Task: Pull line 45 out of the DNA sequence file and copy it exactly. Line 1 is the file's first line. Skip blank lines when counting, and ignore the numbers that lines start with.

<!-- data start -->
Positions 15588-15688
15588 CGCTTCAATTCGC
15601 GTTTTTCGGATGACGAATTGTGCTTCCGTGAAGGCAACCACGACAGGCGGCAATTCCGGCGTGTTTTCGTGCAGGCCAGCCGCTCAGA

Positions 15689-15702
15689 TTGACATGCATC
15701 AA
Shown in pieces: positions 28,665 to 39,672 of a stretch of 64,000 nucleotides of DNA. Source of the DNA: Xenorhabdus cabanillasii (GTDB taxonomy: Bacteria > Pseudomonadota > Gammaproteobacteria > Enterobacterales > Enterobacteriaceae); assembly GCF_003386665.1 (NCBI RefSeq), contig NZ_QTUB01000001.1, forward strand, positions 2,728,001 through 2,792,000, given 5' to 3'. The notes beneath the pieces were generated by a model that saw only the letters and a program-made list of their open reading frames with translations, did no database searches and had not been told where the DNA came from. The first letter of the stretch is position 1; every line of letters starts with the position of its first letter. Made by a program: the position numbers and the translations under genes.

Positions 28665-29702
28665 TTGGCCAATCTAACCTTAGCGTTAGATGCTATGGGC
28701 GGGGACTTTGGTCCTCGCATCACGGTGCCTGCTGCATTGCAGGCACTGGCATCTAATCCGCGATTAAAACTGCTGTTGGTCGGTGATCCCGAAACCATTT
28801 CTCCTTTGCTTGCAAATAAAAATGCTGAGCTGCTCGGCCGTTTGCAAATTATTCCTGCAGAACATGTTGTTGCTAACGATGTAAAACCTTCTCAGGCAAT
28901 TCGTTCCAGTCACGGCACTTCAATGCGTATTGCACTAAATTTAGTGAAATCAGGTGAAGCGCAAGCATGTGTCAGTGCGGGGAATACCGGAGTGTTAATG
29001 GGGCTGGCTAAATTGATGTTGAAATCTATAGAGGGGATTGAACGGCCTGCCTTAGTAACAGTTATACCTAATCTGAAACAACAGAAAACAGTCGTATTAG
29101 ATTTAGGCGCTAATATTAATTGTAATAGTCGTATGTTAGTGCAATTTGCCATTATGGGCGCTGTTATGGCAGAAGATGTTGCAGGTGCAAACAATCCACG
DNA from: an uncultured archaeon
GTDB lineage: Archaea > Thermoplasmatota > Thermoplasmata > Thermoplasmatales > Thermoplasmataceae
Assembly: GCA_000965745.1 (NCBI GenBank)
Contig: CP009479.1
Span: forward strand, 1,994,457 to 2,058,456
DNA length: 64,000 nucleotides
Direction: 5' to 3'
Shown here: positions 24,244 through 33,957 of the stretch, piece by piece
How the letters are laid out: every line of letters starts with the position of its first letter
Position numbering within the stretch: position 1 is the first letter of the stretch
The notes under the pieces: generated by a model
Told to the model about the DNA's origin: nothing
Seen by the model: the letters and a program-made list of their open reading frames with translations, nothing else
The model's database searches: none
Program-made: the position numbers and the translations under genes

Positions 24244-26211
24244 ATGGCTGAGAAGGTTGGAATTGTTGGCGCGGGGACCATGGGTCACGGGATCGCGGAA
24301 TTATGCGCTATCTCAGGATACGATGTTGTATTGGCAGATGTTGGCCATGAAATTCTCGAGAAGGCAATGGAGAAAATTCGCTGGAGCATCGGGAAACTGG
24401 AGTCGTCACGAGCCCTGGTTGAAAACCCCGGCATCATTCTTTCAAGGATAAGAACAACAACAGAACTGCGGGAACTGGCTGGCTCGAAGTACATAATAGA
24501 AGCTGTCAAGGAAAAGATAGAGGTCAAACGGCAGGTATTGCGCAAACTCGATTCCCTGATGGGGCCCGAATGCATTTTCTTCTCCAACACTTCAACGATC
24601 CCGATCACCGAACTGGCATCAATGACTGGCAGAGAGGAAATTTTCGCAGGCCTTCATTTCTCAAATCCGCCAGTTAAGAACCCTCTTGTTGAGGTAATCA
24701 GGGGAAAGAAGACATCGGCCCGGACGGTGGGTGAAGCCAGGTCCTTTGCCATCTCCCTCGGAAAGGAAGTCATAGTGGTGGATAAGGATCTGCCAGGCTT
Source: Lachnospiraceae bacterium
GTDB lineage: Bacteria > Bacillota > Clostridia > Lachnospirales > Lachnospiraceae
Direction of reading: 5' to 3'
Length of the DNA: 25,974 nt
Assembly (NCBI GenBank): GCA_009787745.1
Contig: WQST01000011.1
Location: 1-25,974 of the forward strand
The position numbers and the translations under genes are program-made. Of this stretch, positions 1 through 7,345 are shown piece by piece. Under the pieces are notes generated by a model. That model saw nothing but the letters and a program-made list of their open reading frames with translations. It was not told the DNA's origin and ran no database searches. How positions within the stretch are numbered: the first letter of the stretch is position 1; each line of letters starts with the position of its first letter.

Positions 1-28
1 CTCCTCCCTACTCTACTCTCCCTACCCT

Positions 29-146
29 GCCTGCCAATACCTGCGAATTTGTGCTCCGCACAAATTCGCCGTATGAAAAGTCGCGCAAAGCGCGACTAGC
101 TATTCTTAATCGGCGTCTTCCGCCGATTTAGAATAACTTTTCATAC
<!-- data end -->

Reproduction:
Positions 1-28